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Research article2020Peer reviewed

Natural infection and colonization of pre-commercially cut stumps of Picea abies and Pinus sylvestris by Heterobasidion rot and its biocontrol fungus Phlebiopsis gigantea

Gaitnieks, Talis; Zaluma, Astra; Kenigsvalde, Kristine; Bruna, Lauma; Klavina, Darta; Burnevica, Natalija; Stenlid, Jan; Jankovsky, Libor; Vasaitis, Rimvydas


Fungi from the genus Heterobasidion are among the most important pathogens of forest trees in Northern Hemisphere causing root rot and wood decay, while Phlebiopsis gigantea is a very common saprotrophic wood decay fungus. Both fungi are primary colonizers of freshly cut conifer stumps (through which Heterobasidion spp. accomplishes primary infections of tree root systems), thus both fungi are competing for the substrate. To date, P. gigantea is widely used as Heterobasidion spp. biocontrol agent. Hypothesis has been proposed that natural colonization of stumps by P. gigantea might also to some extent restrict infections by the pathogen. The main aim of the study was to assess the potential of natural infections of P. gigantea to restrict infection and spread of Heterobasidion spp. in Picea abies and Pinus sylvestris stumps. In total, 793 P. abies stumps and 1158 P. sylvestris stumps were examined in 24 sample plots located in the eastern part of Latvia. Of these, 325 (41.0%) P. abies stumps were infected by Heterobasidion spp., and 59 (7.4%) by P. gigantea, and 168 (14.5%) P. sylvestris stumps were infected by Heterobasidion spp., and 846 (73.1%) by P. gigantea. In P. abies, the observed Heterobasidion spp. infection frequencies were significantly (p < 0.05) higher than those of P. gigantea, while the respective situation in P. sylvestris was reverse and P. gigantea infections were more frequent (p < 0.05). The mean surface area colonized by Heterobasidion spp. in P. abies and P. sylvestris stumps was 5.7 and 5.3 cm(2) and did not differ significantly (mean coverage of stump surface area respectively 18% and 13%; p = 0.41). In contrast, the mean surface area colonized by P. gigantea was significantly different in the two tree species, respectively, 3.9 and 21.3 cm(2) (16% and 59%; p < 0.05). The mean surface area colonized by Heterobasidion spp. in P. abies stumps was significantly larger (p < 0.05) than the area colonized by P. gigantea, while conversely, the mean area colonized by P. gigantea in P. sylvestris stumps was significantly larger (p < 0.001) than that colonized by Heterobasidion spp. Both fungi were co-occurring in P. abies stumps in 33 cases (4.2% of all investigated stumps), and in P. sylvestris stumps in 138 cases (11.9%). There were no correlations between the sizes of colonized areas of Heterobasidion spp. and P. gigantea in P. abies stumps (r = 0.06; p = 0.76), or P. sylvestris stumps (r = 0.009; p = 0.27). In conclusion, the results of this study strongly suggest that even in stumps of P. sylvestris, that otherwise are much preferred for natural colonization by airborne spores of the biocontrol agent P. gigantea, natural colonization by P. gigantea is not able to restrict infections by Heterobasidion spp. This clearly indicates that for effective biocontrol of Heterobasidion spp. infections, the necessity for thorough treatment coverage of cut P. abies and P. sylvestris stumps at early stages of plantation management, during pre-commercial thinning.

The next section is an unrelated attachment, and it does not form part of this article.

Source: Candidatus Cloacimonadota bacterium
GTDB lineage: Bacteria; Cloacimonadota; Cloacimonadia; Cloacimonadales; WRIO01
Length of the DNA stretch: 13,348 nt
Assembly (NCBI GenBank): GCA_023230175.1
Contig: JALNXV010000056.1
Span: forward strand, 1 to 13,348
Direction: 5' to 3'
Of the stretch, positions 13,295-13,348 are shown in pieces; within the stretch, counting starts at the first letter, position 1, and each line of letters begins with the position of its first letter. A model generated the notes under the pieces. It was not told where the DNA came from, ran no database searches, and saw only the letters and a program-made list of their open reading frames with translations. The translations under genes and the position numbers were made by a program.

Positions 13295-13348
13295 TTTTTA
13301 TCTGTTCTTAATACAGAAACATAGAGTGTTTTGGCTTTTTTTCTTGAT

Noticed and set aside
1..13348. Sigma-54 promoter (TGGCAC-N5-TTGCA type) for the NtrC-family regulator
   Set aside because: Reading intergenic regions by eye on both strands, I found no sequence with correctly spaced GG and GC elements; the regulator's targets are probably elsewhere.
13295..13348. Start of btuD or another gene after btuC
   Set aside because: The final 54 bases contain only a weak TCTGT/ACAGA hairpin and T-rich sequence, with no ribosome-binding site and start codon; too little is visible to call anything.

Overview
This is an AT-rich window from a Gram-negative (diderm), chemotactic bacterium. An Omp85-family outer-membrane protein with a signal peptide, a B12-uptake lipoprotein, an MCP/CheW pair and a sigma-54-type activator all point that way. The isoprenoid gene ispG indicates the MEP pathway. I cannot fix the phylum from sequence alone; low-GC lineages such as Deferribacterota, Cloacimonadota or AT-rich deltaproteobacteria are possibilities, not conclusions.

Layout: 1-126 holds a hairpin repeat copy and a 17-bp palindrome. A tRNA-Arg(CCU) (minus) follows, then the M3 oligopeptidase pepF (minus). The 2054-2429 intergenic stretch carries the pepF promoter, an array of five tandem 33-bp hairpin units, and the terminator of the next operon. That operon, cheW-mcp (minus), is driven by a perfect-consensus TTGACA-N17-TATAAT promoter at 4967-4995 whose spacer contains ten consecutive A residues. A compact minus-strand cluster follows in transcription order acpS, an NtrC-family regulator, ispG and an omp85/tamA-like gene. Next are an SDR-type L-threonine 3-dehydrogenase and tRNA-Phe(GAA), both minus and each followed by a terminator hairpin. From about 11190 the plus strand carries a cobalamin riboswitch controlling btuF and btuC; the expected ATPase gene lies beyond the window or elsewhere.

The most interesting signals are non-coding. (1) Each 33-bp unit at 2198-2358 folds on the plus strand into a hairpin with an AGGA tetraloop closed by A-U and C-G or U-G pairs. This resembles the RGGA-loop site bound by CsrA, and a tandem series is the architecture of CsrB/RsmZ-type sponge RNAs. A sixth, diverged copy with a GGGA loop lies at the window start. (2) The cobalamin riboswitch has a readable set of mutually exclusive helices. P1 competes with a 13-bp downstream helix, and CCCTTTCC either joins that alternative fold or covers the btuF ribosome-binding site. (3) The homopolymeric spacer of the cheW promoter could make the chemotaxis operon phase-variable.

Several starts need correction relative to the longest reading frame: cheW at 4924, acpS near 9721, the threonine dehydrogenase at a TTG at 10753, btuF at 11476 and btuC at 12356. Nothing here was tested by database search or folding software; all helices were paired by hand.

Heterobasidion spp.; Biological control agent; Root rot; Wood decay; Norway spruce; Scots pine

Published in

Biological Control
2020, Volume: 143, article number: 104208